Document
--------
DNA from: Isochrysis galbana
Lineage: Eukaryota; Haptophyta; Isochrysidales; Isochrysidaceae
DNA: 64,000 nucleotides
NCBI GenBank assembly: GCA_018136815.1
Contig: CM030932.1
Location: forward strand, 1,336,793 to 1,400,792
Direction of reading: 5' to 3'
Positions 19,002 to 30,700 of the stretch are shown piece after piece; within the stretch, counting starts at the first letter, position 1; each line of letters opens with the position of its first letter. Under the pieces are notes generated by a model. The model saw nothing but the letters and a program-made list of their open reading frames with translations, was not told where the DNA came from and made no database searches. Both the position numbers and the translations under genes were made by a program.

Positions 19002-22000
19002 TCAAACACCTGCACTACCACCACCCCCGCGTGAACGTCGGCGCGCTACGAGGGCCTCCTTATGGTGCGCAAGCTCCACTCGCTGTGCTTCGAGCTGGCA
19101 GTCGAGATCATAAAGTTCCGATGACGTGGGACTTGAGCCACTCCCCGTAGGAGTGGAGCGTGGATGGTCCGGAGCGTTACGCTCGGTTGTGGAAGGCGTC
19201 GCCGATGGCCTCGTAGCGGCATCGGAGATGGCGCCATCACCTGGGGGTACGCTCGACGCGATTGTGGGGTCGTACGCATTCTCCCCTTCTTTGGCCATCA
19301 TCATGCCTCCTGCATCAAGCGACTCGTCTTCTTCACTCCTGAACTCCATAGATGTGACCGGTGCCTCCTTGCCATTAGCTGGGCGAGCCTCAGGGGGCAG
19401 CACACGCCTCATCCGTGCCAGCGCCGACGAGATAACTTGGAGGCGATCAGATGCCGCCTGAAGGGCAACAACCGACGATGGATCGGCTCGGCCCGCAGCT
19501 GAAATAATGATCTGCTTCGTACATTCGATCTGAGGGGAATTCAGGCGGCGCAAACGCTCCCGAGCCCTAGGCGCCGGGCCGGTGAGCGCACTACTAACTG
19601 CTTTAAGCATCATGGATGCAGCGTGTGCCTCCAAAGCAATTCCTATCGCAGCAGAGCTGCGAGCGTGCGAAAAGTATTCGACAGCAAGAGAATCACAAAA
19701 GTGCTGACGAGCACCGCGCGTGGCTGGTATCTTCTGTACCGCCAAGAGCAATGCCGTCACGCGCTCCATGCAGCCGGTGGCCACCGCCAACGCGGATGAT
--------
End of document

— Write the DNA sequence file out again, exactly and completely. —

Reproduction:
DNA from: Isochrysis galbana
Lineage: Eukaryota; Haptophyta; Isochrysidales; Isochrysidaceae
DNA: 64,000 nucleotides
NCBI GenBank assembly: GCA_018136815.1
Contig: CM030932.1
Location: forward strand, 1,336,793 to 1,400,792
Direction of reading: 5' to 3'
Positions 19,002 to 30,700 of the stretch are shown piece after piece; within the stretch, counting starts at the first letter, position 1; each line of letters opens with the position of its first letter. Under the pieces are notes generated by a model. The model saw nothing but the letters and a program-made list of their open reading frames with translations, was not told where the DNA came from and made no database searches. Both the position numbers and the translations under genes were made by a program.

Positions 19002-22000
19002 TCAAACACCTGCACTACCACCACCCCCGCGTGAACGTCGGCGCGCTACGAGGGCCTCCTTATGGTGCGCAAGCTCCACTCGCTGTGCTTCGAGCTGGCA
19101 GTCGAGATCATAAAGTTCCGATGACGTGGGACTTGAGCCACTCCCCGTAGGAGTGGAGCGTGGATGGTCCGGAGCGTTACGCTCGGTTGTGGAAGGCGTC
19201 GCCGATGGCCTCGTAGCGGCATCGGAGATGGCGCCATCACCTGGGGGTACGCTCGACGCGATTGTGGGGTCGTACGCATTCTCCCCTTCTTTGGCCATCA
19301 TCATGCCTCCTGCATCAAGCGACTCGTCTTCTTCACTCCTGAACTCCATAGATGTGACCGGTGCCTCCTTGCCATTAGCTGGGCGAGCCTCAGGGGGCAG
19401 CACACGCCTCATCCGTGCCAGCGCCGACGAGATAACTTGGAGGCGATCAGATGCCGCCTGAAGGGCAACAACCGACGATGGATCGGCTCGGCCCGCAGCT
19501 GAAATAATGATCTGCTTCGTACATTCGATCTGAGGGGAATTCAGGCGGCGCAAACGCTCCCGAGCCCTAGGCGCCGGGCCGGTGAGCGCACTACTAACTG
19601 CTTTAAGCATCATGGATGCAGCGTGTGCCTCCAAAGCAATTCCTATCGCAGCAGAGCTGCGAGCGTGCGAAAAGTATTCGACAGCAAGAGAATCACAAAA
19701 GTGCTGACGAGCACCGCGCGTGGCTGGTATCTTCTGTACCGCCAAGAGCAATGCCGTCACGCGCTCCATGCAGCCGGTGGCCACCGCCAACGCGGATGAT